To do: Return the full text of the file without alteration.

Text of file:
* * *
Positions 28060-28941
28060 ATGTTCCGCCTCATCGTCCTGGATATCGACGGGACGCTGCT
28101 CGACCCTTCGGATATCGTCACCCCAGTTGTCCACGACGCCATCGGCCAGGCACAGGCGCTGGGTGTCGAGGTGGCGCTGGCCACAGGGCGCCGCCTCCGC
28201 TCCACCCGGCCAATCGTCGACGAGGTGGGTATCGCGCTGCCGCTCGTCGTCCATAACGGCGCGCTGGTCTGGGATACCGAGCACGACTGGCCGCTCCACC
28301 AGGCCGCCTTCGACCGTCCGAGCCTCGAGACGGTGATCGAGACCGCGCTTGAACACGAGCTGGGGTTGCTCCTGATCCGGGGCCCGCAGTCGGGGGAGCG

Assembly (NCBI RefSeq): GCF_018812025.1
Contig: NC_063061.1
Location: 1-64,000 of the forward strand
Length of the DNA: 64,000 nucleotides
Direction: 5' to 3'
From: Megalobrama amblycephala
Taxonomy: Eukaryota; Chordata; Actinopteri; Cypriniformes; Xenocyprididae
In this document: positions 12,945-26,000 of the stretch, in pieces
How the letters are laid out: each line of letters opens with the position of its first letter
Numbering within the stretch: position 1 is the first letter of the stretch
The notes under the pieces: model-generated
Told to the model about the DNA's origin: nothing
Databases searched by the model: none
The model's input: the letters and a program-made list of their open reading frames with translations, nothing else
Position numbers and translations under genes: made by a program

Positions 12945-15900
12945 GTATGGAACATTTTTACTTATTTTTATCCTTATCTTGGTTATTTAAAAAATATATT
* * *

Positions 28060-28941
28060 ATGTTCCGCCTCATCGTCCTGGATATCGACGGGACGCTGCT
28101 CGACCCTTCGGATATCGTCACCCCAGTTGTCCACGACGCCATCGGCCAGGCACAGGCGCTGGGTGTCGAGGTGGCGCTGGCCACAGGGCGCCGCCTCCGC
28201 TCCACCCGGCCAATCGTCGACGAGGTGGGTATCGCGCTGCCGCTCGTCGTCCATAACGGCGCGCTGGTCTGGGATACCGAGCACGACTGGCCGCTCCACC
28301 AGGCCGCCTTCGACCGTCCGAGCCTCGAGACGGTGATCGAGACCGCGCTTGAACACGAGCTGGGGTTGCTCCTGATCCGGGGCCCGCAGTCGGGGGAGCG

Assembly (NCBI RefSeq): GCF_018812025.1
Contig: NC_063061.1
Location: 1-64,000 of the forward strand
Length of the DNA: 64,000 nucleotides
Direction: 5' to 3'
From: Megalobrama amblycephala
Taxonomy: Eukaryota; Chordata; Actinopteri; Cypriniformes; Xenocyprididae
In this document: positions 12,945-26,000 of the stretch, in pieces
How the letters are laid out: each line of letters opens with the position of its first letter
Numbering within the stretch: position 1 is the first letter of the stretch
The notes under the pieces: model-generated
Told to the model about the DNA's origin: nothing
Databases searched by the model: none
The model's input: the letters and a program-made list of their open reading frames with translations, nothing else
Position numbers and translations under genes: made by a program

Positions 12945-15900
12945 GTATGGAACATTTTTACTTATTTTTATCCTTATCTTGGTTATTTAAAAAATATATT